The suite begins with a six-measure introduction that sets the tone of anticipation and excitement before launching into a variety of dance-like movements. Each movement is distinct and carries its own unique atmosphere, transporting the listener into different corners of the ballroom. From lively waltzes to graceful minuets, Schumann skillfully navigates through various musical styles, demonstrating his versatility as a composer.
It is worth noting that while the individual movements of Papillons are separate entities, Schumann expertly weaves some recurring themes throughout the suite. The second theme of the sixth movement, initially presented in A major, reappears later in G major in the tenth movement, creating a subtle thread that connects these two sections. Additionally, the main theme of the first movement resurfaces in the grand finale, bringing a sense of unity and closure to the overall composition.
As the suite progresses, we encounter a diverse mix of emotional landscapes. Some movements exude elegance and grace, filled with delicate melodies that seem to flutter like butterflies in the air. Others have a more playful and exuberant character, inviting the listener to join in the joyous revelry of the ball. Schumann’s mastery of musical expression shines through in each movement, captivating the audience and allowing them to experience the masquerade ball through his musical lens.
In the eleventh movement, Schumann pays homage to the novel’s character Wina, who hails from Poland, through a polonaise. This vibrant dance, rooted in Polish tradition, adds a touch of cultural richness to the suite and provides a lively contrast to the preceding movements. It showcases Schumann’s ability to incorporate various musical genres and influences into his compositions, further enriching the tapestry of Papillons.
The suite concludes with a poignant and evocative finale. Schumann cleverly incorporates the theme of the traditional “Großvatertanz” (Grandfather’s Dance), a celebratory melody often played at the end of festivities like weddings. As the piece nears its end, repeated notes subtly suggest the striking of a clock, symbolizing the ball’s inevitable conclusion. This musical depiction masterfully brings the listener back to reality, reminding them that even the most enchanting moments must eventually come to an end.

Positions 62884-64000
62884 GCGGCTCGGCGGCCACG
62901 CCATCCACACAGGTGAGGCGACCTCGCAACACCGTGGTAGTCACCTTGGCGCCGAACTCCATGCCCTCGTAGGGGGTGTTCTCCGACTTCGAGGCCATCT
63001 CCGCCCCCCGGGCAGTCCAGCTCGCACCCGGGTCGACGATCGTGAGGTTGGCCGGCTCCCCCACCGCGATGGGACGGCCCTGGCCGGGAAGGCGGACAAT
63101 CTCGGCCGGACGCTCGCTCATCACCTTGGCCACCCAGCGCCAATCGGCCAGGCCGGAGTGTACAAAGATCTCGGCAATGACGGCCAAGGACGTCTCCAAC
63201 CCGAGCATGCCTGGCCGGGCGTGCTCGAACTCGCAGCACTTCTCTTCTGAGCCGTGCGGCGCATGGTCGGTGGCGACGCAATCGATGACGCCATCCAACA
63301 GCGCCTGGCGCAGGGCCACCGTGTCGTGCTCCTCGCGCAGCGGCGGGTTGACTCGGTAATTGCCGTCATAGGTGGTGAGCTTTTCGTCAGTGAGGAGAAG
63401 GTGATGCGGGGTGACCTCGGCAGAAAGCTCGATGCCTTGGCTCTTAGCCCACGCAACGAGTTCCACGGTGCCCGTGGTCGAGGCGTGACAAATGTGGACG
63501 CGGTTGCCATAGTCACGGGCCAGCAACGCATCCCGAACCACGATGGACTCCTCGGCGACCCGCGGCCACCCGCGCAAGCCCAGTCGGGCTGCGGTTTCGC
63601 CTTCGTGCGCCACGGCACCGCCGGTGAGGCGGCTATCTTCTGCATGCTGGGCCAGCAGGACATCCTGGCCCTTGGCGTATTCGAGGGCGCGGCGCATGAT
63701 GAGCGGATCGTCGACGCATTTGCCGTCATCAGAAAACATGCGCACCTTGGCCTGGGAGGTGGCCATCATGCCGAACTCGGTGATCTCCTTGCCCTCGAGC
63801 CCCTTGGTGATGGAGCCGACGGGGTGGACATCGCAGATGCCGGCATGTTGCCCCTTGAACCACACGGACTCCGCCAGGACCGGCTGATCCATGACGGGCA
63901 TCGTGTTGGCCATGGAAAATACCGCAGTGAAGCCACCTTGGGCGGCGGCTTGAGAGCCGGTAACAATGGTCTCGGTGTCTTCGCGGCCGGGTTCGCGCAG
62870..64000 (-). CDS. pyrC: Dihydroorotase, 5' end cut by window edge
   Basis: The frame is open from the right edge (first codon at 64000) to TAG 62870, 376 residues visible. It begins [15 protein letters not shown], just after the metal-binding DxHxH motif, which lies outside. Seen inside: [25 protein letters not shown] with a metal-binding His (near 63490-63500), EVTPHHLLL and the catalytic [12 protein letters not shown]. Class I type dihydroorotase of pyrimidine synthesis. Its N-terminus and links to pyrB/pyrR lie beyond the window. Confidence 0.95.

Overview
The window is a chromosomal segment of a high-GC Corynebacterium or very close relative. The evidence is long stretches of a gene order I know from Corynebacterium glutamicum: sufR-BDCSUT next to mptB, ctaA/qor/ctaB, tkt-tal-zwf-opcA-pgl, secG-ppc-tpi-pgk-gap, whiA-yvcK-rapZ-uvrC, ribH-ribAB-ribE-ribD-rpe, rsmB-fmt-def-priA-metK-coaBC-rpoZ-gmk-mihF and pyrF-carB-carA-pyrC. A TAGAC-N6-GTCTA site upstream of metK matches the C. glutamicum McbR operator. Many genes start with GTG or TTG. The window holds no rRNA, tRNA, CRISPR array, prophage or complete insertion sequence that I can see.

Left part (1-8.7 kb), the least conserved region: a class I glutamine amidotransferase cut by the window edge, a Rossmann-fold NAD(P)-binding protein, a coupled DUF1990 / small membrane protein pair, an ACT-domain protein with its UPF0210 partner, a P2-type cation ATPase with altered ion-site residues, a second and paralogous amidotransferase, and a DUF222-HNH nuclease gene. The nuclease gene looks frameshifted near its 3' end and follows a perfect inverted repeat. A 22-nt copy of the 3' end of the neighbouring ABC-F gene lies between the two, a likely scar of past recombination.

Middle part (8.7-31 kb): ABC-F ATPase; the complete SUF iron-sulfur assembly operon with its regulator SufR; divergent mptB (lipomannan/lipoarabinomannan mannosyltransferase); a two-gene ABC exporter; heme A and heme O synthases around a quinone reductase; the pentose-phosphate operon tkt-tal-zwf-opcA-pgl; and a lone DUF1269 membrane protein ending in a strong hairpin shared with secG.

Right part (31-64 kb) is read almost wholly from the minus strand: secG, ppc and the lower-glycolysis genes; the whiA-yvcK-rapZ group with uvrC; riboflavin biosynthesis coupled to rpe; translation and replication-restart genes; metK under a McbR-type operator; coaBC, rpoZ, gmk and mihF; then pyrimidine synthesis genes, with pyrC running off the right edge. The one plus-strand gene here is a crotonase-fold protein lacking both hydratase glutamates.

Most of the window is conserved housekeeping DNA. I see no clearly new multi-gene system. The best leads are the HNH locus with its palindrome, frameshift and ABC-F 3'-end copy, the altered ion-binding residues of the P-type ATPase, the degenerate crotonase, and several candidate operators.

Papillons stands as a testament to Schumann’s youthful creativity and his ability to paint vivid musical pictures. Through this suite, he invites us into a world of glamorous masquerades and spirited dances, weaving a captivating narrative that unfolds with each movement. It remains a beloved work of the piano repertoire, delighting audiences with its charm, elegance, and the timeless allure of the butterfly.
Two Rhapsodies Op 79
Brahms (1833 – 1897)
The Rhapsodies, Op. 79, for piano were written by Johannes Brahms in 1879 during his summer stay in Pörtschach, when he had reached the maturity of his career. They were inscribed to his friend, the musician and composer Elisabeth von Herzogenberg. At the suggestion of the dedicatee, Brahms reluctantly renamed the sophisticated compositions from “Klavierstücke” (piano pieces) to “rhapsodies”.
No. 1 in B minor. Agitato is the more extensive piece, with outer sections in sonata form enclosing a lyrical, nocturne-like central section in B major and with a coda ending in that key.
No. 2 in G minor. Molto passionato, ma non troppo allegro is a more compact piece in a more conventional sonata form.